And so I thought about standing up and saying to the Board "what are you responsible for? And when you approve this abeyance and you allow PacifiCorp to continue to poison and destroy this area, what responsibility will you take for that? Because you will be responsible. You might not own that responsibility, you might not acknowledge it, but you will be responsible for every fish that struggles and dies, for every child that is pulled away from the water, for every tree that withers, for all of the destruction, that will be your responsibility."
There wasn't any time for additional comments, however, so I write it now here to put it out into the world. And maybe we can all start to feel that sense of responsibility, for the fish, for the water, for the land, for each other.
(1) I will grant "you" (the grand "you" assuming there may be some people who read this that say "hey, it wasn't exactly like that" -- okay, it wasn't EXACTLY like that. I'm sure there are lengthy reports about why dams were dams and what dams would do for people but there was also a lot of "but you know, we know better and the water is beneath us so let's build dams" going on too.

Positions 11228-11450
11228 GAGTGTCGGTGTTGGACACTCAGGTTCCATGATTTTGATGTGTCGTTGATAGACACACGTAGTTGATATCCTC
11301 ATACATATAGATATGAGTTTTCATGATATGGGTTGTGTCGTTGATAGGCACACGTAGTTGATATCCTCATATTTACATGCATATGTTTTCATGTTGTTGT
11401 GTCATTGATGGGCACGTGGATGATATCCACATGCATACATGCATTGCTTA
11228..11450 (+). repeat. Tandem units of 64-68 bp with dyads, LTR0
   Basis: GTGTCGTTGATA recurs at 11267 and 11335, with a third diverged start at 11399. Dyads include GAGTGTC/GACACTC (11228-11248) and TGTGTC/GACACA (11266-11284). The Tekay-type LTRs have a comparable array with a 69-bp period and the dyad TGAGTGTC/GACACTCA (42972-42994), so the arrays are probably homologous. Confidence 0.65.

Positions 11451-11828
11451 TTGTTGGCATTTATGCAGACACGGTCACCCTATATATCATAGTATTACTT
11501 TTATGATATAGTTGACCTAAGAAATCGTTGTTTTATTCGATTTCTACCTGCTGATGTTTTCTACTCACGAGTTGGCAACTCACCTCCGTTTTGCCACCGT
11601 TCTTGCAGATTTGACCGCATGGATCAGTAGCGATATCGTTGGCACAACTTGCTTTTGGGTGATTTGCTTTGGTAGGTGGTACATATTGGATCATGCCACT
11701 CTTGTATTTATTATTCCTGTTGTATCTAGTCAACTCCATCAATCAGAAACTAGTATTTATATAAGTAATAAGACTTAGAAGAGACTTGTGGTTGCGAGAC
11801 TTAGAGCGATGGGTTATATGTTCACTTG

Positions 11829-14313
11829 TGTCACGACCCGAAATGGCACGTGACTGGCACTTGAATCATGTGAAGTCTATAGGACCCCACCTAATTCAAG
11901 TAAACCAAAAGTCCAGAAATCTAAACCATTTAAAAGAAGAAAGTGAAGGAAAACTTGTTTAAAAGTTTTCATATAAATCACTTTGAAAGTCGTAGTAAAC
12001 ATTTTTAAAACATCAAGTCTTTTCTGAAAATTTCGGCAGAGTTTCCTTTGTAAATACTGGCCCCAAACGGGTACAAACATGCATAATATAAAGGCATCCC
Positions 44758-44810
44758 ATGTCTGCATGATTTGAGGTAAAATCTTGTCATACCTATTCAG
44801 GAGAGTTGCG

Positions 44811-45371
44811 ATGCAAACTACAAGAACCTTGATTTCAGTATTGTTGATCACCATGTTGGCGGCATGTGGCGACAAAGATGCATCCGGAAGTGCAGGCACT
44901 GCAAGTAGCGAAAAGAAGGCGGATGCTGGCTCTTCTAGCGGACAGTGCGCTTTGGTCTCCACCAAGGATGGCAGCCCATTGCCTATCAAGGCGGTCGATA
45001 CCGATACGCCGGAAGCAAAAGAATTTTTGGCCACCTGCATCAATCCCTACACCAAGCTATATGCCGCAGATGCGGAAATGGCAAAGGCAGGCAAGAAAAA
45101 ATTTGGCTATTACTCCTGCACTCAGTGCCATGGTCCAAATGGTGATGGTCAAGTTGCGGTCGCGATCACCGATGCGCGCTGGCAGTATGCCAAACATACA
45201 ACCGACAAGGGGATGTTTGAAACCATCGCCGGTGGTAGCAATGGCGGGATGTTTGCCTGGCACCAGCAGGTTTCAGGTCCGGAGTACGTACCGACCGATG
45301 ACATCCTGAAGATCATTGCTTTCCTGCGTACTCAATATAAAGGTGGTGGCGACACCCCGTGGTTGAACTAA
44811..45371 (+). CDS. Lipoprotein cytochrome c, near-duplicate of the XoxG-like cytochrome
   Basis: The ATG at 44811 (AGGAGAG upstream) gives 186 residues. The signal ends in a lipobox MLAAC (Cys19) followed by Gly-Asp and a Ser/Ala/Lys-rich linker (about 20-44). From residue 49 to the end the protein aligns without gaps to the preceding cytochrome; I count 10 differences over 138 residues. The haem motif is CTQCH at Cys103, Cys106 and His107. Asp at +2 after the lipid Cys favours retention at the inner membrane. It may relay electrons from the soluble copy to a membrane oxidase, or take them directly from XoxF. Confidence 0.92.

(2) And make no mistake, stuff happens. Stuff happens every single day that the dams are kept up. I quote here from a paper written by lawyer Marne Sussman on the Klamath Basin: The issues in the Klamath have also moved beyond the fish and become human health issues. Toxic liver damaging algal blooms in UKL deplete the dissolved oxygen and have been common place since the 1960s, but abnormally large blooms have been occurring with more and more frequency. Something must be done immediately in the Klamath to reverse the damage that has occurred from humans affecting natural ecosystems and diverting water to their own purposes.
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Cutcha Risling Baldy is an Associate Professor and Department Chair of Native American Studies at Humboldt State University. She received her PhD in Native American Studies from the University of California, Davis. She is also a writer, mother, volunteer Executive Director for the Native Women's Collective and is currently re-watching My Name is Earl...